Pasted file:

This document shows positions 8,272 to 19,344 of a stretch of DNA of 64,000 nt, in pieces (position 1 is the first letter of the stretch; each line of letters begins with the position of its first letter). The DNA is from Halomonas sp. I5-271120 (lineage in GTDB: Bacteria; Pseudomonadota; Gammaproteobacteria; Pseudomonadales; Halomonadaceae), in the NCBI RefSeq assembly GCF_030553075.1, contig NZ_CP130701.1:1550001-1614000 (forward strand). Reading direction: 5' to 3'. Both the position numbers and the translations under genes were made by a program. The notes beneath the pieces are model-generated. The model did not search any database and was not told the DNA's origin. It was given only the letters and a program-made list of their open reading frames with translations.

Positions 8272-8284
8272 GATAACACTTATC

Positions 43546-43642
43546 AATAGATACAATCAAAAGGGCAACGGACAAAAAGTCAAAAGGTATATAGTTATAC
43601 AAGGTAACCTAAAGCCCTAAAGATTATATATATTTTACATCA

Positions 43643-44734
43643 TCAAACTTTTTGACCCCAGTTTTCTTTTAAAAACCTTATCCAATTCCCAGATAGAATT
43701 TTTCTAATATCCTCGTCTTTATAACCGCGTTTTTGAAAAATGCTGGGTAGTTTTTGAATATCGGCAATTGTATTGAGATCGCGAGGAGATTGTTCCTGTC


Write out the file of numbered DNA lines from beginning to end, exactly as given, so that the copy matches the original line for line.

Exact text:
This document shows positions 8,272 to 19,344 of a stretch of DNA of 64,000 nt, in pieces (position 1 is the first letter of the stretch; each line of letters begins with the position of its first letter). The DNA is from Halomonas sp. I5-271120 (lineage in GTDB: Bacteria; Pseudomonadota; Gammaproteobacteria; Pseudomonadales; Halomonadaceae), in the NCBI RefSeq assembly GCF_030553075.1, contig NZ_CP130701.1:1550001-1614000 (forward strand). Reading direction: 5' to 3'. Both the position numbers and the translations under genes were made by a program. The notes beneath the pieces are model-generated. The model did not search any database and was not told the DNA's origin. It was given only the letters and a program-made list of their open reading frames with translations.

Positions 8272-8284
8272 GATAACACTTATC

Positions 43546-43642
43546 AATAGATACAATCAAAAGGGCAACGGACAAAAAGTCAAAAGGTATATAGTTATAC
43601 AAGGTAACCTAAAGCCCTAAAGATTATATATATTTTACATCA

Positions 43643-44734
43643 TCAAACTTTTTGACCCCAGTTTTCTTTTAAAAACCTTATCCAATTCCCAGATAGAATT
43701 TTTCTAATATCCTCGTCTTTATAACCGCGTTTTTGAAAAATGCTGGGTAGTTTTTGAATATCGGCAATTGTATTGAGATCGCGAGGAGATTGTTCCTGTC